Another situation where vaccine mandates may be preferable is when mandates can mitigate personal injury litigation. Ever since COVID-19 vaccines have been available to all adults, there is a risk of getting sued if a customer becomes ill or dies from a COVID infection acquired at a business. In many situations, causality can be hard to prove. For example, it can be hard for a customer to conclusively prove that he acquired COVID-19 from an infected bartender at the pub that the customer was in for 45 minutes one evening. However, hospitals may be uniquely vulnerable since patients hospitalized for several days with non-COVID-19 conditions are as a group more susceptible to having severe COVID infections and hospitals have robust epidemiology measures in place that can effectively trace disease contacts. In the future, a hospital will likely be held responsible in civil court for patients who become infected from an exposure to an unvaccinated nurse with COVID-19.

When is the nudge better?

The danger of a vaccine mandate is that some recalcitrant anti-vaxxer employees may decide to quit. For many businesses, this may actually be a good thing if those individuals have a history of being disruptive or otherwise being problem employees in the past. But in other businesses, a large number of employees quitting because of a vaccine mandate can lead to worker shortages, reduced business production, and unfavorable public relations. The wise employer will find out which employees are unlikely to get vaccinated before the employer roles out a vaccine mandate. Strategically timing a vaccine mandate after researching employee vaccination status may provide the company with a rare opportunity to eliminate undesirable employees without having to deal with a protracted human resources battle over alleged unlawful job termination.

In some businesses, particularly those with a small number of employees, relentless education will eventually sway all but the most rabid anti-vaxxers. Once all of the existing employees are vaccinated, then the business can adopt a proof of vaccination requirement for all new employees, thus getting the benefits of the mandate without losing any employees.

Sometimes, the incremental nudge can be highly effective. With the incremental nudge, employee choice is preserved but over time, the consequences of choosing to be unvaccinated become incrementally more onerous for the employee. An example is as follows:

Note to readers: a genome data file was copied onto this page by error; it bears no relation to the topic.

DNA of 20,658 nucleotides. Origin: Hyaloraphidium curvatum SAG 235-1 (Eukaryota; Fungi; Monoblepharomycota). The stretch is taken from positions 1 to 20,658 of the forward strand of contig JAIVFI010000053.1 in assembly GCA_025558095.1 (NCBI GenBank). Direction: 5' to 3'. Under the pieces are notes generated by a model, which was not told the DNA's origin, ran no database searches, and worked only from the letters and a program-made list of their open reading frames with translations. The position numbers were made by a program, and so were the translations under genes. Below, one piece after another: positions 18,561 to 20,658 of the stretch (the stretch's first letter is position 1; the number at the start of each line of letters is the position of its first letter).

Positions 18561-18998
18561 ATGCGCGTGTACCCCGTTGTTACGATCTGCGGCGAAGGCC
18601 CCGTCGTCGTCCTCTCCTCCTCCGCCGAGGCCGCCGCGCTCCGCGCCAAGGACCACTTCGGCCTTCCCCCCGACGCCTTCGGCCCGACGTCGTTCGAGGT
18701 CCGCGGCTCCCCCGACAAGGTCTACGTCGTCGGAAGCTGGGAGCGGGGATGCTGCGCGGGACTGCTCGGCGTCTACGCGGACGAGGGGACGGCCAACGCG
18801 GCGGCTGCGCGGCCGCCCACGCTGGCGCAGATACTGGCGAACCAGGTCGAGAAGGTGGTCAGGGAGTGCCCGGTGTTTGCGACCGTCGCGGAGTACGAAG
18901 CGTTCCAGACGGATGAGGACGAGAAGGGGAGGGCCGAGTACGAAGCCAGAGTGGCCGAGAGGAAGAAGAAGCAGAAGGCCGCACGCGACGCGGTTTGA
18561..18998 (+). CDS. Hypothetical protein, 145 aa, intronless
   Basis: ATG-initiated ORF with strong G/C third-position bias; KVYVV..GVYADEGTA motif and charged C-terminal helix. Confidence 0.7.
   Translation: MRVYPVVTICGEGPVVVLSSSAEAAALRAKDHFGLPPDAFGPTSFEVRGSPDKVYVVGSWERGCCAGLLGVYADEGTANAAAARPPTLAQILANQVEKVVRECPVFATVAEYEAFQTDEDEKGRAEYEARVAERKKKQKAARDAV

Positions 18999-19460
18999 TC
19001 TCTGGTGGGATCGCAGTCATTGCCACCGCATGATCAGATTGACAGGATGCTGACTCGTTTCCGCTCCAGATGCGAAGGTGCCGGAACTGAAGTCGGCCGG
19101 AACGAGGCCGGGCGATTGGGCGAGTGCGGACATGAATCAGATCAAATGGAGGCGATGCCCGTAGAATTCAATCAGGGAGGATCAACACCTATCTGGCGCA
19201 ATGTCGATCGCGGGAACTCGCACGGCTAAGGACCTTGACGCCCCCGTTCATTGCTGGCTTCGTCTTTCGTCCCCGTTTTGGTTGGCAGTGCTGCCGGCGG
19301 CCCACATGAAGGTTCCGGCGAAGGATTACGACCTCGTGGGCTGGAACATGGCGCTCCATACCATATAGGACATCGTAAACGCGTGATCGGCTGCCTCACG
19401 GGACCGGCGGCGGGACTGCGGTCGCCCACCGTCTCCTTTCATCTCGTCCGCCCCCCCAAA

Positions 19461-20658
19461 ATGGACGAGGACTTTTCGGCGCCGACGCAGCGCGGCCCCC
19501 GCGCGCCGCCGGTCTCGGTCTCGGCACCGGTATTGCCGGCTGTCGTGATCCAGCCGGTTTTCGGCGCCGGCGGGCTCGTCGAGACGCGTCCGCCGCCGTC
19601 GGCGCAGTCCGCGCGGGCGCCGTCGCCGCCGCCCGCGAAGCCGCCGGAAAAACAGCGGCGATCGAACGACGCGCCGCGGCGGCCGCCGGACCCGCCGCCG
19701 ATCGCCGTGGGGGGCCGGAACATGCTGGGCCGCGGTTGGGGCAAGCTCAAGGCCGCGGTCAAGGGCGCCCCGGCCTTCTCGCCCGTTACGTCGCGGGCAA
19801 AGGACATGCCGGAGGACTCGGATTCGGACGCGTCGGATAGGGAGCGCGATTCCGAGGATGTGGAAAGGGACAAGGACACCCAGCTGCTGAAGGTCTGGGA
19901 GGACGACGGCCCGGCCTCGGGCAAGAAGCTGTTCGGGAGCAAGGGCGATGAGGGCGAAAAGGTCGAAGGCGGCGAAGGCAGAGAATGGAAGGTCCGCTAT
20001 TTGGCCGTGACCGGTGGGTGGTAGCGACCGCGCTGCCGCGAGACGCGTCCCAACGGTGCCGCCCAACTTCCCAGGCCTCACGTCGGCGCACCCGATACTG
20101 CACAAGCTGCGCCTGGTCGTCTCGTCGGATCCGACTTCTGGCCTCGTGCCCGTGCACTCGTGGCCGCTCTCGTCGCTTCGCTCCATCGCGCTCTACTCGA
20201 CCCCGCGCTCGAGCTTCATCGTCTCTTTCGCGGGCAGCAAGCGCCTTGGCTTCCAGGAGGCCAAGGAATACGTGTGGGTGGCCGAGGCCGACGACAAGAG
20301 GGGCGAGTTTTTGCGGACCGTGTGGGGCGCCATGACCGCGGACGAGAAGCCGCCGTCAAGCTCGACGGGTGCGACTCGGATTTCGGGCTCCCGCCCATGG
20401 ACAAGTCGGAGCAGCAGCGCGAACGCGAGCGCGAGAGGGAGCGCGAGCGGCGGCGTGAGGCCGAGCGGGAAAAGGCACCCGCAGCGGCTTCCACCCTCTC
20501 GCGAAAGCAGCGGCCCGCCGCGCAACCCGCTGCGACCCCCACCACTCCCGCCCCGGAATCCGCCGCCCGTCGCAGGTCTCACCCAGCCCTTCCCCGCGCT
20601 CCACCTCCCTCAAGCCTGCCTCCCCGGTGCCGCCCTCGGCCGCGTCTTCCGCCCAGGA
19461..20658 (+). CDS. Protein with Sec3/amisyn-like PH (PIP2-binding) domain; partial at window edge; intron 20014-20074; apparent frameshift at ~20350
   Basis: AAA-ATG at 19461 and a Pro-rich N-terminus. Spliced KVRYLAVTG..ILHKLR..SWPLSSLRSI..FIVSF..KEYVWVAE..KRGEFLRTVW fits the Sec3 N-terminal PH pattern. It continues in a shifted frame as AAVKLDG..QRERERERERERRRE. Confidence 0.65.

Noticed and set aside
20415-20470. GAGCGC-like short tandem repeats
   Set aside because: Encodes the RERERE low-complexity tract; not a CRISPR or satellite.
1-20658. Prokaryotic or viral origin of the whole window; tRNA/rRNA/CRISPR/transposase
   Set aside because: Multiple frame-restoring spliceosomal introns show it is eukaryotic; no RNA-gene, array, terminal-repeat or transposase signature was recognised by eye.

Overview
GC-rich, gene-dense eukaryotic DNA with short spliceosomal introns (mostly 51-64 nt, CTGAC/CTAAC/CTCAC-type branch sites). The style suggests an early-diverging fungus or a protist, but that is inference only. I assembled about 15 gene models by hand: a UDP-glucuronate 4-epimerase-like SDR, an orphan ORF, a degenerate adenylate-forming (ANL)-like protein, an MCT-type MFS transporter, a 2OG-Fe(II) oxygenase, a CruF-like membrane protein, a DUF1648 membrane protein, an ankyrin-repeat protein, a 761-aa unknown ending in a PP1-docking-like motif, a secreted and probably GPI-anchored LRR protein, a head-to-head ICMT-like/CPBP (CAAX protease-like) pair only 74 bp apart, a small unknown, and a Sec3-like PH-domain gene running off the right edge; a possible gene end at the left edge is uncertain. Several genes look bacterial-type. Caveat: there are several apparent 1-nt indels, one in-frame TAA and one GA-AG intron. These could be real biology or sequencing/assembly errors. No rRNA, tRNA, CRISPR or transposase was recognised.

• Step 1: Education about COVID-19 vaccination in the workplace
  • Step 2: Paid time off to get vaccinated and recover from any vaccine-related side effects
  • Step 3: Pay an incentive of $100 to every vaccinated employee
  • Step 4: Requirement that unvaccinated employees wear masks at work but vaccinated employees are not required to wear masks
  • Step 5: Requirement that unvaccinated employees get weekly COVID-19 nasopharyngeal swab tests
  • Step 6: Requirement that unvaccinated employees get daily COVID-19 nasopharyngeal swab tests
  • Step 7: Increase health insurance premiums for unvaccinated employees by $500 per year
  • Step 8: Increase life insurance premiums for unvaccinated employees by $500 per year
  • Step 9: Mandate vaccination

By the time the employer reaches step 8, only the most hardened anti-vaxxers will remain unvaccinated. This will be a relatively small percentage of employees and will mostly be disruptive employees that the employer would like to have an excuse to get rid of anyway. Therefore, step 9 could be mandating vaccinations and then terminating those few remaining unvaccinated employees. This allows the employer to time the mandate strategically in order to selectively cull the employment roster.

The future is right around the corner

In the very near future, there will be two kinds of people: those who are vaccinated against COVID-19 and those who either have had or will have COVID-19 infection. This pandemic is different than the SARS, MERS, and Ebola outbreaks – in those outbreaks, the virus was able to be contained locally until no new infections occurred. COVID-19 today is too widespread throughout the world and has long past the time when it could be locally contained. This pandemic is also different from the 1918 influenza pandemic and the 2009 H1N1 pandemic – in those pandemics, the inciting virus eventually disappeared and was replaced by other, less deadly strains of the virus. COVID-19 does not show any signs of going away or being replaced by a less deadly coronavirus.

Thus, it appears that COVID-19 is going to be with us for a long time and unless all nations can mount a universally successful vaccination campaign, as was done with polio, COVID-19 may be with us indefinitely. But it is clear that vaccination is the only way out of a perpetual pandemic. The good news is that the number of unvaccinated people is dwindling as the tolerance of the vaccinated for those who are unvaccinated also dwindles.